SMELT YOU LATER: Apple announces conflict-free status

Only does biz with decent metal suppliers ... expensive NGO plans not needed

New hybrid storage solutions

Comment Apple has announced that it is now at least partially conflict-mineral-free after confirming that its suppliers use only ethically sourced tantalum.

This follows hot on the heels of Intel announcing that they've achieved the same feat. While it's not a perfect result, it is an advance in civilisation and doing the right thing.

What are 'conflict' minerals?

As background, the ores of the eastern parts of the Congo are so rich, so close to the surface, that it's possible to mine them using women and children as slaves. Given the lawlessness in the war-torn area, which allows bloodthirsty and greedy bastards to do their odious worst, this does indeed happen: and we'd rather like it not to. The problem with simply boycotting the whole area is that there are some artisanal (technical jargon for bucket-and-shovel operations) mines there which are not run in that manner and we don't want to throw 100,000 people or whatever out of work just to get at the bandits.

There has thus been a campaign to try to sort this out and long-term readers will recall that I've written here on this subject a number of times. My point is that while the goal is desirable, there have been two different attempts at achieving it. One was designed by various NGOs and is now law and the other does the same job at a miniscule fraction of the cost.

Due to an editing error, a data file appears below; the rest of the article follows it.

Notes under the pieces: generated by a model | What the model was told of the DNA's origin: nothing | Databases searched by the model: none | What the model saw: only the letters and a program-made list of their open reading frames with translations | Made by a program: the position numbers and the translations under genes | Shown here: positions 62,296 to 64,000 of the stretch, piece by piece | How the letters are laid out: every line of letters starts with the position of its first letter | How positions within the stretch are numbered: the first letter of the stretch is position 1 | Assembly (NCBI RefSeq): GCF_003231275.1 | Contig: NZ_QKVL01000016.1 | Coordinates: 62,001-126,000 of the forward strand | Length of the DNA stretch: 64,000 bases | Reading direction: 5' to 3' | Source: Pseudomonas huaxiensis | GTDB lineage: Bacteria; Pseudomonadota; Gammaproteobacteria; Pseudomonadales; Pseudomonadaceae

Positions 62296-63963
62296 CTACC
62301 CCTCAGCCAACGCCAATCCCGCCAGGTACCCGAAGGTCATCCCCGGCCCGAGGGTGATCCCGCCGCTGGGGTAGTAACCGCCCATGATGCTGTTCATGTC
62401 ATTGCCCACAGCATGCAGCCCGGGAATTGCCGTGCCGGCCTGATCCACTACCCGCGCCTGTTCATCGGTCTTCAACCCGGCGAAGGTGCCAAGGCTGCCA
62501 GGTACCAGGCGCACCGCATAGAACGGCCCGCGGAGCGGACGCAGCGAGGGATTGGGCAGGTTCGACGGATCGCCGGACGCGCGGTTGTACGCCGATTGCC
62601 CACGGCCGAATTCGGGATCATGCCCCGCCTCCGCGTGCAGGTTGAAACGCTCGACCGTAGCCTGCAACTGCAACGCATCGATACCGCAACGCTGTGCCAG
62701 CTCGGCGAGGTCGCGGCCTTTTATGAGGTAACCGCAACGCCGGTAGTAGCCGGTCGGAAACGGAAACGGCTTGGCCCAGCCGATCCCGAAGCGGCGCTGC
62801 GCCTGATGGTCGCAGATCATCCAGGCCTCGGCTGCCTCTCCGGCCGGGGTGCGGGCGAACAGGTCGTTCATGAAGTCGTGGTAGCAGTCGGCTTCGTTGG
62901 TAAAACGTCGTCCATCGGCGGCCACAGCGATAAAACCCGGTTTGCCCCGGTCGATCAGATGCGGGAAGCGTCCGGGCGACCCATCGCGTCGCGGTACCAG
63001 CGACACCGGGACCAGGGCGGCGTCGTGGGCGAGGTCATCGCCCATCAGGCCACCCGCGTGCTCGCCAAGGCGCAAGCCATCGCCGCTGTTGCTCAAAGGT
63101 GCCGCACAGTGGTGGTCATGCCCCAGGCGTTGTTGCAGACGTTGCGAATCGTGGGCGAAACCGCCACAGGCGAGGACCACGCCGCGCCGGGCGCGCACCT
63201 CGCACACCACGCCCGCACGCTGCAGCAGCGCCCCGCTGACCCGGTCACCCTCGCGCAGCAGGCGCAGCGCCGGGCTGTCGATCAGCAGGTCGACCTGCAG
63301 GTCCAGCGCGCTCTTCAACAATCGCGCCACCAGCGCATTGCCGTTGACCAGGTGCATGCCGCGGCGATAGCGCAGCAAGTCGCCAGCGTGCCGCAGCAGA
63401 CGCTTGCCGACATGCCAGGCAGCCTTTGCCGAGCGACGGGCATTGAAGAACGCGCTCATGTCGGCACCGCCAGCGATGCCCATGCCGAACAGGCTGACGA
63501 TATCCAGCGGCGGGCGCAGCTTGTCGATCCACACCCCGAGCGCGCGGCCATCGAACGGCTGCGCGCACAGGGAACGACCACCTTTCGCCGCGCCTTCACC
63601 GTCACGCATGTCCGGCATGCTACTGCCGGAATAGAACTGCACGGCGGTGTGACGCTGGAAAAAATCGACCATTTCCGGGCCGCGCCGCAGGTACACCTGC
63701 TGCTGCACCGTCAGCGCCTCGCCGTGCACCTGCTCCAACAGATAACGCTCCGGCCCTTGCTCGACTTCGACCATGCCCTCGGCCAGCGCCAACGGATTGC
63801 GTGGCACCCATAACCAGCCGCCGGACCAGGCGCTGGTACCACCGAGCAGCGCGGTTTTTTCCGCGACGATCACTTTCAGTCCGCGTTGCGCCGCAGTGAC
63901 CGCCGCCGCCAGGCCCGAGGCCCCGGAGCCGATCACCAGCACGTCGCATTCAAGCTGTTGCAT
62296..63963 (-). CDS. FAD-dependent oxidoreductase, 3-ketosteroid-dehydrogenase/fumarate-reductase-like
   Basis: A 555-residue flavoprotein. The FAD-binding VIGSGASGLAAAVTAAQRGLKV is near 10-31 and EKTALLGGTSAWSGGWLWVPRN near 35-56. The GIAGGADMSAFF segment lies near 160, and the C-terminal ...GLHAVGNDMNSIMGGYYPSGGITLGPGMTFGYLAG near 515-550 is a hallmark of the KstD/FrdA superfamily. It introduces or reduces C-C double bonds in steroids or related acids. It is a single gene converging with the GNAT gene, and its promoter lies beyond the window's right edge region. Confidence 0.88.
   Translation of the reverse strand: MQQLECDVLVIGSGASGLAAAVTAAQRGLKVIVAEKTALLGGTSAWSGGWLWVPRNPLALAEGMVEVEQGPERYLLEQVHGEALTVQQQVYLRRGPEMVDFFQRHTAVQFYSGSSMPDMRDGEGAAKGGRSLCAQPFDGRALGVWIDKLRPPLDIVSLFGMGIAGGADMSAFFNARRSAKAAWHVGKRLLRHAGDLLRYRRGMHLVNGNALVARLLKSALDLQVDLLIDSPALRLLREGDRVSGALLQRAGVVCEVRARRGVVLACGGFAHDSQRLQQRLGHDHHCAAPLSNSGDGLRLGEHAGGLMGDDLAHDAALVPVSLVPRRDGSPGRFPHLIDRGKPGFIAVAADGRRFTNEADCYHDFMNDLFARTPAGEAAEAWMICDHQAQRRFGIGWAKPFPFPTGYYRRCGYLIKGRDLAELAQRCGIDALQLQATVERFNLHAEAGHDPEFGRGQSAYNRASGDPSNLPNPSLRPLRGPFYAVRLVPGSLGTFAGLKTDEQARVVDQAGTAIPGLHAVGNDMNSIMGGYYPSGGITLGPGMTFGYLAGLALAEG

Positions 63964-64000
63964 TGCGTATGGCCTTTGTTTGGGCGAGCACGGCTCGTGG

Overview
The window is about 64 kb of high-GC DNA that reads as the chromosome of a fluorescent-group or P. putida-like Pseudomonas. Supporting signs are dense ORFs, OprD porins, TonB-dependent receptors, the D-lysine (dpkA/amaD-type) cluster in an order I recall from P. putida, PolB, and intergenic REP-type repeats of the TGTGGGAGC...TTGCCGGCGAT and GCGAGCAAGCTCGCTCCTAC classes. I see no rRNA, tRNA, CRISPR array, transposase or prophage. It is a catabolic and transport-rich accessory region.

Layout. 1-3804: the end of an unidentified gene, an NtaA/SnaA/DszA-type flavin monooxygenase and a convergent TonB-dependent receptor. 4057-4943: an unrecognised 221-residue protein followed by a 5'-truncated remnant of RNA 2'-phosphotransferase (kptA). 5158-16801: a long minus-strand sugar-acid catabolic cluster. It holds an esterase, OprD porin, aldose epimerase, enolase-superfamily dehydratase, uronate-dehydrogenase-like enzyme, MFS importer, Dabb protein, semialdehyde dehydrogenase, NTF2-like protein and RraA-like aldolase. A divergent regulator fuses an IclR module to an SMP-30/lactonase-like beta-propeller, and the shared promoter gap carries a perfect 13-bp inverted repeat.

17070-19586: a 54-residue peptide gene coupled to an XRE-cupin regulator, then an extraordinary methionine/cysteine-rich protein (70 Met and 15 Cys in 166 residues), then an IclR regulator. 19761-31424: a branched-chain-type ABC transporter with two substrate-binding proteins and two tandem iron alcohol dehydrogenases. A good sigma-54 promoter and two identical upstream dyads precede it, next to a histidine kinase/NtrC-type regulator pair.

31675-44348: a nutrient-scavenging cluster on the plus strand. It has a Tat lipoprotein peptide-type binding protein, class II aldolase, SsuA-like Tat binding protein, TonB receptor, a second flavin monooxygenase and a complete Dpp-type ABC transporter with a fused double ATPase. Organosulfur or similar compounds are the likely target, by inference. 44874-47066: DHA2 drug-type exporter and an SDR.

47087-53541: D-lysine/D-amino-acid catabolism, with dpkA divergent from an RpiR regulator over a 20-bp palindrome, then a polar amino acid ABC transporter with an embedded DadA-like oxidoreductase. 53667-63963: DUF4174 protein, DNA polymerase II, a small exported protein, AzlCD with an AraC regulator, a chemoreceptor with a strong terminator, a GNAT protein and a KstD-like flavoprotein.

Two options

The NGO-designed one (here's lookin' at you, Global Witness and the Enough Project) is now law as part of conflict mineral prevention clauses written into the Dodd-Frank Wall Street Reform and Consumer Protection Act. These require every listed US company to ask all of its suppliers to check and see if they're using any of these conflict minerals, those ores dug up by the slaves at the prompting of the bandits.

If they are then said companies must tell people in their annual reports. Even the SEC, which is running this operation, thinks that this is going to cost $3 to $4bn in just the first year. Would probably have been cheaper to send in a Marine Corps to kill the bandits really.

The second method was one dreamt up by people actually in the industry and one that I've described here before. The ores that are being processed are not something that you can casually do so in a clearing in the jungle (well, mostly, which we'll come to). For tantalum, for example, there are only 20 factories capable of doing the job and yes, it would be a very major operation to try and do this outside such a plant without killing everyone trying to do it.

There was also work undertaken by the BGR (the German government mineral boffins, good blokes, very boffiny) to build a database of the trace elements in tantalum minerals from each mine site. These traces act as a good enough fingerprint that you can analyse for them and then tell which mine each lot of ore came from. They've done the same for tungsten although there are rather more plants that can process these ores, and ditto for tin.

Given that you are always going to analyse the ore before stuffing it into your processing plant we can then construct a system whereby each lot is analysed. (Quite apart from anything else, you will be analysing it anyway so so that you can pay the correct amount for it, all these ores are paid for on the basis of the percentage of the main metal ingredient per pound – tantalum pentoxide Ta2O5, for example). In this way, those ores which originate from bandit mines get rejected and we've solved our problem. This is both effective and cheap to implement.

It isn't, sadly, immediate though. Significant work has to go into this. And there's one more problem: the electronics industry is the major consumer of tantalum and very much a minor one in tin, tungsten and gold. So Apple's power to force the smelters to reject bandit ore is rather larger in tantalum than elsewhere.